by Kasey Tross
Last Saturday I had the fun opportunity to attend a free panel discussion offered by my local library. The title of the event was “Sizzle and Smoke”, and the main topic was on how to combine the genres of romance and mystery/suspense. It was sponsored by the local chapter of Sisters in Crime, a group for female crime novelists. The panelists were authors Marliss Melton, Kit Wilkinson, and Christine Trent, and the moderator was author Mary Burton.
We discussed a wide variety of topics over the course of two hours, including the average body count of a crime novel (at least 1, not more than 3), how to steal a private jet (it’s all about timing), and how to successfully blow up a SWAT communications vehicle (FYI- don’t google that and then try to get on a military base- turns out the government has trust issues with people who google stuff like that). While that was all quite interesting, to say the least, one of other topics that caught my attention was about character.
Building my characters is something that I struggle with. I don’t know why. I was so frustrated with the two-dimensionalness (I think I just made that up but blogger is putting no squiggly lines under it- cool!) of my main character one night that I was getting a little bit punchy. I started writing “Your MC is so flat” jokes (no, those are not a real joke category, at least not that I’m aware- just me making stuff up again). One of my favorites was, “Your MC is so flat she got served up on a plate at IHOP.” Yeah...I get weird when I’m tired.
Anyway, at the panel discussion one of the authors talked about how sometimes our secondary characters can start to steal the show with their personalities. As she said that, I realized she was right. My main character was flat as a pancake, but I had a couple of secondary characters who popped off the page like a full-sized wedding cake. They had layers, they were interesting, they had depth and detail. Why was that? Well, the author made the very astute observation that we keep our main characters very safe, because we need them. We have a to-do list for them in the story; they are the vehicle that must get the story from Point A to Point B. None of this crazy ‘personality' stuff allowed.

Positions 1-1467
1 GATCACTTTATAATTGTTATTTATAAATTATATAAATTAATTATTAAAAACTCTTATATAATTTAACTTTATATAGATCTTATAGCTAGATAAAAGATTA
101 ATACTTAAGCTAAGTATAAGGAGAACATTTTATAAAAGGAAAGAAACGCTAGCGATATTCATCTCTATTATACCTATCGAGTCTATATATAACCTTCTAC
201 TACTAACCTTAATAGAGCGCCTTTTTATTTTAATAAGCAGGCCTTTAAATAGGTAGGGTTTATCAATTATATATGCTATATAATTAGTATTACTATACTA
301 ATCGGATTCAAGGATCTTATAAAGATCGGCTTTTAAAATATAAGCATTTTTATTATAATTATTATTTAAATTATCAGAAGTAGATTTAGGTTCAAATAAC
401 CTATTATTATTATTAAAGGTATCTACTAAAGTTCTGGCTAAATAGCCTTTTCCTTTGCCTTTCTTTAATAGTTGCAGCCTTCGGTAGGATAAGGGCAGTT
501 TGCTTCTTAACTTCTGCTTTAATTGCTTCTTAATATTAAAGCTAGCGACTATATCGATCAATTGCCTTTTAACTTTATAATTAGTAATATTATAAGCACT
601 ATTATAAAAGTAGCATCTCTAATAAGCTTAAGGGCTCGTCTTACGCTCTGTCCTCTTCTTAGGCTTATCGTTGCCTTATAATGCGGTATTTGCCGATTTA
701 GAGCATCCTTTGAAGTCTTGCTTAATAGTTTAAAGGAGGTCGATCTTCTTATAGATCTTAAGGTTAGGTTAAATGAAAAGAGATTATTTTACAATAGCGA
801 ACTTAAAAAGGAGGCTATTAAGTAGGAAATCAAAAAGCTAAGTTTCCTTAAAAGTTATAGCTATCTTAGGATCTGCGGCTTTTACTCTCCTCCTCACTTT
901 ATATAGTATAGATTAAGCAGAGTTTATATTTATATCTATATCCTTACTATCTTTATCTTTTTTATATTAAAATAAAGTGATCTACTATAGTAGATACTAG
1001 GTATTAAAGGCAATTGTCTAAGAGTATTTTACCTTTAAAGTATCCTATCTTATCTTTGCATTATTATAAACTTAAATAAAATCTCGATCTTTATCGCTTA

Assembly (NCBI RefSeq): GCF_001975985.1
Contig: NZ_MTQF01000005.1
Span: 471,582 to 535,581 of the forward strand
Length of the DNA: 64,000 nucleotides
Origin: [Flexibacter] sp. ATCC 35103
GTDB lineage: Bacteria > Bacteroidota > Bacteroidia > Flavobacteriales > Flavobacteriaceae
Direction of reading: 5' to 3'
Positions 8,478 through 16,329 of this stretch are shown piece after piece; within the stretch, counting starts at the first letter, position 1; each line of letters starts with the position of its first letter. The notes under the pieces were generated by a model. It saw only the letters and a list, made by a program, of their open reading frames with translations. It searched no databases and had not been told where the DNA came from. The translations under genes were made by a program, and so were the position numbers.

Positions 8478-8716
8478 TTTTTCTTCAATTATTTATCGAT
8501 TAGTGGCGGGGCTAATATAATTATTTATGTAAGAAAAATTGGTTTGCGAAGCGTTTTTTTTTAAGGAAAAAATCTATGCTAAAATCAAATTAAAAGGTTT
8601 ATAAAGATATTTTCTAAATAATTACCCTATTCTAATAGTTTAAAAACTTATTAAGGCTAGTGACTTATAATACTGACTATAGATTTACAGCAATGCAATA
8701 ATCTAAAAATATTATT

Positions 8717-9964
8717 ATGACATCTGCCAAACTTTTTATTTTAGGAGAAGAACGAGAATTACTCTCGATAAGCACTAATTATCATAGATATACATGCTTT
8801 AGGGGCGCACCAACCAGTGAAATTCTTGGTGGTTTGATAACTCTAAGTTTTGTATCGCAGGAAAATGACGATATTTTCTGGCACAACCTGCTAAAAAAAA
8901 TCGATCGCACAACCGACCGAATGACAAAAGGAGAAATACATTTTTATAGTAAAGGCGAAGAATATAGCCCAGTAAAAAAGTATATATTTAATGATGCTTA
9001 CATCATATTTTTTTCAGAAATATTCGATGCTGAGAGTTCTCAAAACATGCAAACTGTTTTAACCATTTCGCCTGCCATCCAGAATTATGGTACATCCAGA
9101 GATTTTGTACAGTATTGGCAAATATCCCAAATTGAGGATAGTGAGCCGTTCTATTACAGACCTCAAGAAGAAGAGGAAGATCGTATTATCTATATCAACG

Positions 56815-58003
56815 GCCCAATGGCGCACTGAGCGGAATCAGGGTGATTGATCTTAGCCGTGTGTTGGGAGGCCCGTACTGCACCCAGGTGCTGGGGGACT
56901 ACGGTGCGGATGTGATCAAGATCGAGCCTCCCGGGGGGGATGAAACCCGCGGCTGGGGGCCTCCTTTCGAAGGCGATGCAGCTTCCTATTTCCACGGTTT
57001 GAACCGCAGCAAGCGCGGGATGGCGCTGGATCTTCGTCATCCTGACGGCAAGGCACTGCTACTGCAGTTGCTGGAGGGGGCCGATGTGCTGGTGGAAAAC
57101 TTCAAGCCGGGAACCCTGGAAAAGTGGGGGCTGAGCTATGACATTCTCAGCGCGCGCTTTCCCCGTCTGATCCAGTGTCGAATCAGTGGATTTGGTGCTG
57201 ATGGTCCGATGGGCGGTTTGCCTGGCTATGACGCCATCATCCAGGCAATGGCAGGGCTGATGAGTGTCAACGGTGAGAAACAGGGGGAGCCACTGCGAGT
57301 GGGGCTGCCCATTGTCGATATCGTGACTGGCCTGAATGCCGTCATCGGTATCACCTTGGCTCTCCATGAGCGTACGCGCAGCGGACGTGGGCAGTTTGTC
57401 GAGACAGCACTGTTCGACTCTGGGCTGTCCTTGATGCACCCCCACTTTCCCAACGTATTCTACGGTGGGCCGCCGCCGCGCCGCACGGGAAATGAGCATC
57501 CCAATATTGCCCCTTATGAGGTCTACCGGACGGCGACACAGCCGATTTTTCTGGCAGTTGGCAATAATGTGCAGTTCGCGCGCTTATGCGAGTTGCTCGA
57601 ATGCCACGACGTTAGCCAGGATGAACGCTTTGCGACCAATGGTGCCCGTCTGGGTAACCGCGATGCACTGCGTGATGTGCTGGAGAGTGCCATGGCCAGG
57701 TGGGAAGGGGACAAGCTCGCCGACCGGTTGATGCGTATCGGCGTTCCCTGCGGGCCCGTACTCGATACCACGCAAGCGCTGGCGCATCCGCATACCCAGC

When she said that I realized how true that is for me. I am relying on my main character, and I am afraid that if I give her too much personality she won’t be reliable enough to get me through my story.
So this author gave us the advice to let our main characters be a little flawed. Shine the light on not only their best qualities but also their worst- take some risks with them. Don’t limit your story to ‘bad guys’ and ‘good guys’- let the main character be her own worst enemy sometimes. It’s okay- she’s not you. I think sometimes I forget that. (Check out Katy White’s great post about character flaws here.)
Another piece of advice I read recently about building characters came from Utah Children’s Writers- one of the writers over there suggested that we make our main characters someone we’d want to hang out with. Because, if you think about it, you’re asking your reader to spend several hours of their life with your main character. If your MC is not all that likable (even with their flaws) then chances are good that you'll lose the reader. And like Betsy said on Saturday, the whole point is to ENTERTAIN THE READER. (I totally love that. Genius, I tell you.)
So I am now going to save my MC from a fate worse than IHOP- she’s about to find herself doing something she was just judging someone else for doing earlier in the book and hurting someone she loves. Hmm...
How do you make your main characters pop?